Federal agents working email case forced to sign non-disclosure agreement
In what current and former FBI agents say was a highly unusual move, agents working the Clinton email case had to sign a separate non-disclosure agreement to work on the case.
In fact, one former agent said he had "never heard" of such a thing and had never had to circulate the "Case Briefing Acknowledgment" form in his entire career.
Sources said they had never heard of the “Case Briefing Acknowledgment” form being used before, although all agents must initially sign nondisclosure agreements to obtain security clearance.
“This is very, very unusual. I’ve never signed one, never circulated one to others,” said one retired FBI chief.
An FBI agent currently on the job admitted, “I have never heard of such a form. Sounds strange.”
Meanwhile, FBI agents expressed their “disappointment” over FBI Director James Comey’sdecision not to recommend charges against Clinton, sources close to the matter told The Post.
“FBI agents believe there was an inside deal put in place after the Loretta Lynch/Bill Clinton tarmac meeting,” said one source.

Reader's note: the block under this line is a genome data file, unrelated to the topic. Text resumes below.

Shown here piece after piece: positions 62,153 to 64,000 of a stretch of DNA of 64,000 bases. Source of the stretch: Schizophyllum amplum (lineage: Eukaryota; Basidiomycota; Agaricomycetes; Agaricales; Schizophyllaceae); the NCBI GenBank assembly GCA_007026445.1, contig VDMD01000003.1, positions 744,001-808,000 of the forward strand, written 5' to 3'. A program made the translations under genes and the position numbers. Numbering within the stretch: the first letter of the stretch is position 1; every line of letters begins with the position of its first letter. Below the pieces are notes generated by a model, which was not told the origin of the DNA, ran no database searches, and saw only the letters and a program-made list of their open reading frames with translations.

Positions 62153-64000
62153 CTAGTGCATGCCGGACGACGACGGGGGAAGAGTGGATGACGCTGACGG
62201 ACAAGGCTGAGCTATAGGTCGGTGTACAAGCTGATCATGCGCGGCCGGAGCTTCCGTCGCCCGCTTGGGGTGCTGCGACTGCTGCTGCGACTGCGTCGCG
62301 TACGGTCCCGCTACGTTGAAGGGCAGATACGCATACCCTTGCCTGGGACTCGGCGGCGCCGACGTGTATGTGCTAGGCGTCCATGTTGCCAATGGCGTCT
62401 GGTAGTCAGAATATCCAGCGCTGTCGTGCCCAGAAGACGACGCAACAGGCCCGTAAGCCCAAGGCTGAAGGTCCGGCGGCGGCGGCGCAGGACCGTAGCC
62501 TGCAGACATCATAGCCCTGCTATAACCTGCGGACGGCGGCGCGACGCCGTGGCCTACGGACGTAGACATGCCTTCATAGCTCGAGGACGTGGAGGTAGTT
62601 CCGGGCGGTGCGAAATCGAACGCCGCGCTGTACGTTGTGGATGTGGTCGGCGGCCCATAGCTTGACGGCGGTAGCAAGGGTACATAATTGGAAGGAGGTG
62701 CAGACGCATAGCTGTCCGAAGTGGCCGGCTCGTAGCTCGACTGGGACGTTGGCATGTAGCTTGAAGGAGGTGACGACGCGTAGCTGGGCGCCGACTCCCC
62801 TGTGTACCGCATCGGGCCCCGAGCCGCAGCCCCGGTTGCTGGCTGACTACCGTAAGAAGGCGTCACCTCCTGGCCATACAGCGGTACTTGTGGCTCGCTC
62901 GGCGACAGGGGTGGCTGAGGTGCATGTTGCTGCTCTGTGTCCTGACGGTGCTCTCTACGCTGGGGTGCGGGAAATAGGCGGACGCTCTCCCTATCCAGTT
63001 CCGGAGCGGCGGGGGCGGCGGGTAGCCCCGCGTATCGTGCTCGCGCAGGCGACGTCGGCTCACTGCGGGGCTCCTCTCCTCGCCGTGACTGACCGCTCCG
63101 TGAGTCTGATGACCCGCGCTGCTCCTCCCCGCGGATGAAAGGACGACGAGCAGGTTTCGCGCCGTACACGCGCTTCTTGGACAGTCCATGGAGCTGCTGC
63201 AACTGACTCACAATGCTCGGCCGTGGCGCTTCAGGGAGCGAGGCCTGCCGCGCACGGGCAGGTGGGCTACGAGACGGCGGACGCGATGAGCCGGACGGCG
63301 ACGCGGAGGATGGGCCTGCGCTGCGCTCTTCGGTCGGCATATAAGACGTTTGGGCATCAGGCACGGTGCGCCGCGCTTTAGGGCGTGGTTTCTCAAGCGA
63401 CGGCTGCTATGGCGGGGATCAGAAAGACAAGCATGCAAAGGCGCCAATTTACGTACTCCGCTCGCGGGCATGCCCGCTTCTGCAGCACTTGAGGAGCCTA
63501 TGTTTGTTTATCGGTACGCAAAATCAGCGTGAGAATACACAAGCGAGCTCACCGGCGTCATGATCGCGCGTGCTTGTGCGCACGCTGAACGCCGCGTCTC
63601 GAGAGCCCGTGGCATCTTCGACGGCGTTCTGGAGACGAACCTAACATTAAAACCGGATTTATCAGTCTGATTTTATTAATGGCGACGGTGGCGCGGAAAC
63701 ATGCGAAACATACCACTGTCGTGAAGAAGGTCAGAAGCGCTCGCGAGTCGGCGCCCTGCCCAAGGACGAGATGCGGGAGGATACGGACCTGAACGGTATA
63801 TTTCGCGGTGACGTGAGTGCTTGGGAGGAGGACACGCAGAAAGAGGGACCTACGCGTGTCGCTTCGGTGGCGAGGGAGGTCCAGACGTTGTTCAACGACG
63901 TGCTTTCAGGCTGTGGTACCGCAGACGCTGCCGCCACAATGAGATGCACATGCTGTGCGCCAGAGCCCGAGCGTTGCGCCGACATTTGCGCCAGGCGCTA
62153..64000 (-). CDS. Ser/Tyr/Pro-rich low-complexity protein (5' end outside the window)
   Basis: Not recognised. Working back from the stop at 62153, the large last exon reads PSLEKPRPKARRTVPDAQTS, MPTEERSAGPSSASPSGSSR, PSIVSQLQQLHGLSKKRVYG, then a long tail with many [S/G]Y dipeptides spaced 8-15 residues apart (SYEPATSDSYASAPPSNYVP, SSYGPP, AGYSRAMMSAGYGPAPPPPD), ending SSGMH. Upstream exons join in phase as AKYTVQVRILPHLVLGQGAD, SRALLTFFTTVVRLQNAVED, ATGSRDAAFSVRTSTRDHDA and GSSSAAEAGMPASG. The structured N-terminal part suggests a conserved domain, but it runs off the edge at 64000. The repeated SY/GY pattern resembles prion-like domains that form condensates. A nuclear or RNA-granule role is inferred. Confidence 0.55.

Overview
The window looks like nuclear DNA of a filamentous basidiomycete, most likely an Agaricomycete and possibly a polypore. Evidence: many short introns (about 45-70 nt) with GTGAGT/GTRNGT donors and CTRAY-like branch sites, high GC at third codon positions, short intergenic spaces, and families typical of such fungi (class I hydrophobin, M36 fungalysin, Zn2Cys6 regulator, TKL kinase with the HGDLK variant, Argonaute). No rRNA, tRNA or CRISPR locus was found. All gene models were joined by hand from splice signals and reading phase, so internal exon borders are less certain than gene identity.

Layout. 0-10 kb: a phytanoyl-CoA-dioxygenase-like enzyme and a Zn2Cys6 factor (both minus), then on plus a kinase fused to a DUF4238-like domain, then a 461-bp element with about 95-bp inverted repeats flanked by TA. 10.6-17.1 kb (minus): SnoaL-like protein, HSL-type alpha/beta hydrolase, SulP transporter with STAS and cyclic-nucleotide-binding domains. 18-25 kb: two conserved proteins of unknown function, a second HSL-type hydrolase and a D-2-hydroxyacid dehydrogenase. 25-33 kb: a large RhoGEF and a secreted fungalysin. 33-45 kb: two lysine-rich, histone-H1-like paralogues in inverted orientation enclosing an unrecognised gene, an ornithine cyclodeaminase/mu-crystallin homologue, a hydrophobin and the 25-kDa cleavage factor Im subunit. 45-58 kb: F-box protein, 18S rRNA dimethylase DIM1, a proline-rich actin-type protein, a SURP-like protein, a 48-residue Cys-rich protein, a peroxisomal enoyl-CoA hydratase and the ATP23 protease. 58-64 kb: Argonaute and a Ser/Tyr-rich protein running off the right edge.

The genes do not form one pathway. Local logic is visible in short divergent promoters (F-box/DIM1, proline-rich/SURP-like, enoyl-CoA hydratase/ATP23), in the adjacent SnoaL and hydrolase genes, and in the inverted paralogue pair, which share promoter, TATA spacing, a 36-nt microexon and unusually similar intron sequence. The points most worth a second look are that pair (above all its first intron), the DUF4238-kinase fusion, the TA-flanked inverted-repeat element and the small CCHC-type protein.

Another source from the Justice Department was “furious” with Comey, saying he’s “managed to piss off right and left.”
The NDA is pure politics, as the Justice Department sought to minimize leaks to the press about Hillary's legal problems. While it's a legitimate question as to whether FBI agents should be talking to the press at all, anyone familiar with Washington knows that's not how the city works. The government literally runs on gossip, which is why so much business is done at dinner parties and during the cocktail hour.
The Clinton campaign sought to exert ironclad control over the email story from the beginning and were largely successful in doing so. And they got a big assist from the Obama administration when his Department of Justice gagged FBI agents who might have helped keep the public informed.